Undercover Blues is a 1993 comedy directed by Herbert Ross, starring Kathleen Turner and Dennis Quaid.The film centers around Jane and Jefferson Blue, a husband-and-wife team of spies who are taking some maternity leave time to vacation in New Orleans with their 8-month-old daughter. While enjoying the tourist attractions of The Big Easy, they are stalked by a petty thief and mugger with delusions of grandeur (and competency), tailed by a bumbling pair of New Orleans Police Department detectives who only want to help, but are way out of their depth... and they stumble upon a devious plot involving an insane female arms smuggler and a large quantity of high-tech explosives.
Tropes seen in Undercover Blues:
- Accidental Misnaming: "Not Morty! MUERTE!" And then subverted near the end of the film when Jeff and Muerte have been captured by Paulina's men; Jeff calls him "Muerte" and acts as if he's really The Man Behind the Man, at which point Muerte insists, "My name is Morty!"
- Action Mom: Jane Blue. To quote her husband, "Jane's an expert in martial arts even I can't pronounce. She can kill you seven different ways without using her hands."
- Badass Family: The Blues.Jane Blue: You brought our baby into a knife fight?
Jeff Blue: It was a fair fight. Two of them, two of us...
- Badass and Baby: The afore mentioned knife fight.
- Bad Cop/Incompetent Cop: The two cops. They are very, very driven to follow the Blues around and find out what kind of CIA business they are doing (even if the Blues (especially Jeff) insist that they aren't agents), maybe help if they can... and they pretty much annoy their chief, the Blues, and are totally unable to suspect that there's a bank robbery going on right across the street even after Jeff points out the getaway car and how it's sticking out like a sore thumb.
- Battle Couple: The Blues, of course.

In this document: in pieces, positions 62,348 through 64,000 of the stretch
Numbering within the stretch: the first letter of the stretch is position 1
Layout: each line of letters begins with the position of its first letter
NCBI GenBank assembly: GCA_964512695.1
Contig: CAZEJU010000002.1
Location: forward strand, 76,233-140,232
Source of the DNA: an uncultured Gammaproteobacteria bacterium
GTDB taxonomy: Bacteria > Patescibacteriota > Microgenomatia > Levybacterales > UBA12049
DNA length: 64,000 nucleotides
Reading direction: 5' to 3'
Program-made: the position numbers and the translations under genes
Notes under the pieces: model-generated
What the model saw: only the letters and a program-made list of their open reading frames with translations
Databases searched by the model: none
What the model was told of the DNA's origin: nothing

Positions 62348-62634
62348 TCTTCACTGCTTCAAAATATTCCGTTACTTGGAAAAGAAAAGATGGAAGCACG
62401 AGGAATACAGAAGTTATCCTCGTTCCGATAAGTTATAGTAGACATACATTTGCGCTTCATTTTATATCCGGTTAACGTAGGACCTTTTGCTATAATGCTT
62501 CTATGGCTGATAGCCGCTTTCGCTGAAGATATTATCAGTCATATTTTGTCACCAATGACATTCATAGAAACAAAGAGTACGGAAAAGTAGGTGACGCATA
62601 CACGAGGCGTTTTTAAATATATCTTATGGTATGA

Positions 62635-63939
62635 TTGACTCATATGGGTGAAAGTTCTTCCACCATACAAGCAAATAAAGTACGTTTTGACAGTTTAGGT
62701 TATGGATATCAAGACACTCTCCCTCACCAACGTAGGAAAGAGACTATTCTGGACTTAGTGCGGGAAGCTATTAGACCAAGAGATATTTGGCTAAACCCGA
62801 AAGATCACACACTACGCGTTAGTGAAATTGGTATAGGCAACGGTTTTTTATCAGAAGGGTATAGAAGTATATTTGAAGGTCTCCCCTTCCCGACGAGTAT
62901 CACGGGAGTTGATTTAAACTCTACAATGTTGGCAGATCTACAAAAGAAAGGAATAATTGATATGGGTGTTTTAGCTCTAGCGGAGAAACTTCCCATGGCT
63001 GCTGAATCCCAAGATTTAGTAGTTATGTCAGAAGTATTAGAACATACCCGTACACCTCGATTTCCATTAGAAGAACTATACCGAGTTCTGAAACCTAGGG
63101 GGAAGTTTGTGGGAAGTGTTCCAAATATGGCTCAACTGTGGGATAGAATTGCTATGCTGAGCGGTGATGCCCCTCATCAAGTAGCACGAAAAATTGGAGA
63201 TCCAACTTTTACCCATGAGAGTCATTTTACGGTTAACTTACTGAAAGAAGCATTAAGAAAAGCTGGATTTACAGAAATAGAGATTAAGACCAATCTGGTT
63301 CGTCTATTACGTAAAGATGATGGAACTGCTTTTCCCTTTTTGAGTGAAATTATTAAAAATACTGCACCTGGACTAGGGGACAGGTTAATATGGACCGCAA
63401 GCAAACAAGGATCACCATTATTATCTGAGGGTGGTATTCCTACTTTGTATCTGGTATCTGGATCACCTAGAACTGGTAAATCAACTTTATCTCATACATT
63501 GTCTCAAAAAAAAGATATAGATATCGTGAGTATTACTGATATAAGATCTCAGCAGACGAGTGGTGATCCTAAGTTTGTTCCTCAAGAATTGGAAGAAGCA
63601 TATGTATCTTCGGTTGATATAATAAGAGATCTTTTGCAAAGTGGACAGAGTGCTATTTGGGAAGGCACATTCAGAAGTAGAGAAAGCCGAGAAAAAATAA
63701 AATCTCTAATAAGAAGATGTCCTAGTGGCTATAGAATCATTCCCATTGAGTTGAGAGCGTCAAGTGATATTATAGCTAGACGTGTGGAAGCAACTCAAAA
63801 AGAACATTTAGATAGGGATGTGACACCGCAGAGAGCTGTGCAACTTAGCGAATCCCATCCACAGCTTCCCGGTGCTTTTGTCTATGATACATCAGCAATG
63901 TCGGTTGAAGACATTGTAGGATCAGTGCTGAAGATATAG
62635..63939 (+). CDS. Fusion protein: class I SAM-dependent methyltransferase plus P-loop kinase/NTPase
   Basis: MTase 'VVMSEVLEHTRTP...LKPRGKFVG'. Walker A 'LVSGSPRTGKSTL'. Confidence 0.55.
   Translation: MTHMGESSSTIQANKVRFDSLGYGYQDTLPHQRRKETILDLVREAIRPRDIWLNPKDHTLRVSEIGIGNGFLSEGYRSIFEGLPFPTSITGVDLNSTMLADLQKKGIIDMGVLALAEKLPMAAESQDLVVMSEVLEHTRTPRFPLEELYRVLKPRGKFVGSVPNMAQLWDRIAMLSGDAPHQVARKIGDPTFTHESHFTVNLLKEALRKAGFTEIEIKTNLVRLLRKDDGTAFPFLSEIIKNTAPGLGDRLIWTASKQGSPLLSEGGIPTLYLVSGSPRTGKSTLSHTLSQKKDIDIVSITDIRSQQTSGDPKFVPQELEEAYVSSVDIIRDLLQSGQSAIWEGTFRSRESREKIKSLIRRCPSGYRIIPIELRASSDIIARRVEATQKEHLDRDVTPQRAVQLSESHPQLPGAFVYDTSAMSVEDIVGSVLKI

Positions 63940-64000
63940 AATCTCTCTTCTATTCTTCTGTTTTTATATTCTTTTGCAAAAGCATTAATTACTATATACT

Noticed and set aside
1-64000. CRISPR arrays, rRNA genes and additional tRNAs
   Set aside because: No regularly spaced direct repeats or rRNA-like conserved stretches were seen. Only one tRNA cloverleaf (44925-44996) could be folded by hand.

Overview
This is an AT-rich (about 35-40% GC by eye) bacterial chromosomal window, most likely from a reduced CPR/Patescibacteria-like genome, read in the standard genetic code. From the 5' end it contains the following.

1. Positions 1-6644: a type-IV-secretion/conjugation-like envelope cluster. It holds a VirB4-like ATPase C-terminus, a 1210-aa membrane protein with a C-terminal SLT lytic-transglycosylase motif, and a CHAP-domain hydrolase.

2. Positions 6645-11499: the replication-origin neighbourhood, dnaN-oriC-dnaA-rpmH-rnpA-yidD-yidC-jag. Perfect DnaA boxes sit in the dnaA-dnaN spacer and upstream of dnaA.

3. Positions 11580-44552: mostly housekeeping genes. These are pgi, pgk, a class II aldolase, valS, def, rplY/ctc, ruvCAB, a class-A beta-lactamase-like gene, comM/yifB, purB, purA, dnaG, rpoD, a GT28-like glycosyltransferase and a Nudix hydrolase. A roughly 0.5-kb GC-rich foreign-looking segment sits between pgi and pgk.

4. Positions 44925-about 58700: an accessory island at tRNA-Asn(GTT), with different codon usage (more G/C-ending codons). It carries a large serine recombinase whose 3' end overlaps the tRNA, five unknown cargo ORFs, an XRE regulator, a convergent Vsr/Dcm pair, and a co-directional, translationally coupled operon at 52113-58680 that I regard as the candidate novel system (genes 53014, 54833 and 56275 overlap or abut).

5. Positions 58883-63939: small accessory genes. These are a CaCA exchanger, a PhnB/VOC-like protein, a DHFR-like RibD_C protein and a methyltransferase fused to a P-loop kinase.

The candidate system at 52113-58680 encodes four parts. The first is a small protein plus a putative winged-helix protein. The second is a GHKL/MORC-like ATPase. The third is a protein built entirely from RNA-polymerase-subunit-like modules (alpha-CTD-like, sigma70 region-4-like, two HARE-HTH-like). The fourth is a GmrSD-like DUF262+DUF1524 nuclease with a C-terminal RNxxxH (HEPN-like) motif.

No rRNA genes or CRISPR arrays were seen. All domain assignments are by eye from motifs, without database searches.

- Berserk Button: Calling Muerte anything other than Muerte. Especially calling him "Morty".
- The Big Easy: Of course.
- "Facing the Bullets" One-Liner: Several goons pull guns on Jeff and tell him to not make any sudden movements. "Why not, is there a bee on me?"
- Good Cop/Bad Cop:Jeff Blue: I never get to be bad cop.Jane Blue: That's because you could never keep a straight face.
- Guile Hero: Jeff Blue
- Happily Married: Despite a few disagreements about, e.g., taking the baby into dangerous situations, the couple is one of the finest examples of Happily Married to be spotted in an action film. Their easy camaraderie is an enjoyable counterpart to the danger they're facing.
- Hair-Trigger Temper: Muerte's answer to everything that annoys him is to pull out a switchblade and try to stab it. Unfortunately for him, "everything that annoys him" during the movie are the Blues, so all he gets in response is a Curb-Stomp Battle Humiliation Conga.
- Hello Again, Officer: The reason the cops become obsessed with the Blues is because pretty much from the moment they arrived to New Orleans they become embroiled on a bunch of situations that attract police attention (starting with pummeled muggers and escalating to stopping a bank robbery, a fight on a restaurant (that was full of enemy agents), finding a corpse on a cemetery and more).